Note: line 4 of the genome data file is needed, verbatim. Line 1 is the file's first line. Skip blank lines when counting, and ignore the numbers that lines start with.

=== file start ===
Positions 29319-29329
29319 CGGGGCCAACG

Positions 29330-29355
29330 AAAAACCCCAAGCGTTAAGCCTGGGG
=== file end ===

29330 AAAAACCCCAAGCGTTAAGCCTGGGG